The Broadway musical West Side Story is as timeless in our Age of Covid-19, George Floyd, and social, racial, economic, and political unrest as it was in its 1961 premier. Composer Leonard Bernstein’s sensitivity to the ambiguity and tensions is pertinent to the psychosocial themes of oppression and intolerance. I will explain how the music of West Side Story explores an intersection of music theory and theories of mind as the music itself emphasizes intrapsychic, interpersonal, and social dramas that unfold within and between two gangs, the Puerto Rican Sharks and the Caucasian Jets. Emphasizing the ostensibly comic – but tragic – song “Gee! Officer Krupke”, implications will be suggested for clinical practice, as well as transporting psychoanalytic concepts from the couch, to the Broadway stage, and into the community to address the complexities of love, hate, aggression, prejudice, intolerance, and violence.
Participants will be able to:
1- Describe underlying psychodynamic issues and affects that give rise to oppression, intolerance, and injustice.
2- Explain how social and interpersonal events ignite powerful affects which can turn into violent action.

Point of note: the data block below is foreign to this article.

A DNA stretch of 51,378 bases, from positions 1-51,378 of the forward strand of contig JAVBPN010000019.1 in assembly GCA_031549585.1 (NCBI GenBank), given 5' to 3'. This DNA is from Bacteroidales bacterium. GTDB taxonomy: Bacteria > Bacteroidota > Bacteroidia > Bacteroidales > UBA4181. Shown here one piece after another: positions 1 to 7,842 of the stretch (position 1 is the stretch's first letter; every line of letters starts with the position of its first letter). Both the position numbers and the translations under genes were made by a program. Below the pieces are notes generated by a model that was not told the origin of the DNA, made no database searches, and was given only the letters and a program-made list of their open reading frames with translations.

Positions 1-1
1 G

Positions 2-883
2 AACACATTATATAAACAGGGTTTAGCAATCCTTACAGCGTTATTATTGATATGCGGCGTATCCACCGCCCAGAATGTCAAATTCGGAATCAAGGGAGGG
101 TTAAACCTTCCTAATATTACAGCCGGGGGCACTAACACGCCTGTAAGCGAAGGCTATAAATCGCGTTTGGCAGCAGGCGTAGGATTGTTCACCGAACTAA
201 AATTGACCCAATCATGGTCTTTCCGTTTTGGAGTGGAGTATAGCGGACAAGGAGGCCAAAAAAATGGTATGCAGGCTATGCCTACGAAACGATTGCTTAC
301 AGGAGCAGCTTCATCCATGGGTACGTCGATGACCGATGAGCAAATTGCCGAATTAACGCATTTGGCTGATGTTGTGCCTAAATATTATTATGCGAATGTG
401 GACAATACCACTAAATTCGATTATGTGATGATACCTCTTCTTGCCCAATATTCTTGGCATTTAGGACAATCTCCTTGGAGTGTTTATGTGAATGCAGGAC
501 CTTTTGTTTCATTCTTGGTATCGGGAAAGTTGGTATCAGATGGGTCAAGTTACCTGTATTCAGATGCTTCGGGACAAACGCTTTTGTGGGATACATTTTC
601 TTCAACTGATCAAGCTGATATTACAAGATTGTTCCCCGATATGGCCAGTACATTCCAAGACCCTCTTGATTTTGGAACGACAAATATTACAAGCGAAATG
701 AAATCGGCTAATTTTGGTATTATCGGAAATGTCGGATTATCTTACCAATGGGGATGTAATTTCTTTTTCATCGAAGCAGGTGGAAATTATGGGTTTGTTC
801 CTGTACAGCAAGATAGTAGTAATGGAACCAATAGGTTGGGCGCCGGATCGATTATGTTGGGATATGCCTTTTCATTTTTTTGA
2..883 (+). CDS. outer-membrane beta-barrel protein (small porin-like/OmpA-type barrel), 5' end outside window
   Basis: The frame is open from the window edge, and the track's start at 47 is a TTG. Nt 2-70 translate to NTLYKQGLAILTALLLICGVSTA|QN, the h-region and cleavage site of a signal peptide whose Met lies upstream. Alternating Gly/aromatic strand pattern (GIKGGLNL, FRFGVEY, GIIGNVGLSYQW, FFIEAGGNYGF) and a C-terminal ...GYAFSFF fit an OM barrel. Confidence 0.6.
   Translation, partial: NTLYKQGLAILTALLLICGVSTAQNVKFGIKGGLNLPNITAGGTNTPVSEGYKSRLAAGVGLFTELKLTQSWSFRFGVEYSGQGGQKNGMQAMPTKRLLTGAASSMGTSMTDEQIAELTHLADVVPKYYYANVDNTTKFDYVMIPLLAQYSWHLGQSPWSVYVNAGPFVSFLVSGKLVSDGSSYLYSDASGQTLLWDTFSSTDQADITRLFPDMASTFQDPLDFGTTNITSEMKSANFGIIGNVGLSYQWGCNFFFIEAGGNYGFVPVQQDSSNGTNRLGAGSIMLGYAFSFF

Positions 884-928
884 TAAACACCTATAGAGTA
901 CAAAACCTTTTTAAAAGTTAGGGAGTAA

3- Articulate the relevance of music in mental life and ways to use it to address racism and prejudice.
Julie Jaffee Nagel, Ph.D., holds the BM and MS degrees in piano from Juilliard, the MSW, MA, and PhD. in psychology and social work from the University of Michigan, and is a graduate of the Michigan Psychoanalytic Institute. She presents to psychoanalytic, music, and lay organizations on the topics of Stage Fright, COVID-19 and Trauma, Music and Emotion, #Me Too and Music Education, and is the author of scientific articles in major psychoanalytic journals, blogs on her website www.julienagel.net, as well as her books “Melodies of the Mind” and “Managing Stage Fright.” Her theater piece, “A Conversation Between Freud and Mozart’” recently was performed at Steinway Hall in New York City. Dr. Nagel is in private practice in Ann Arbor, Michigan.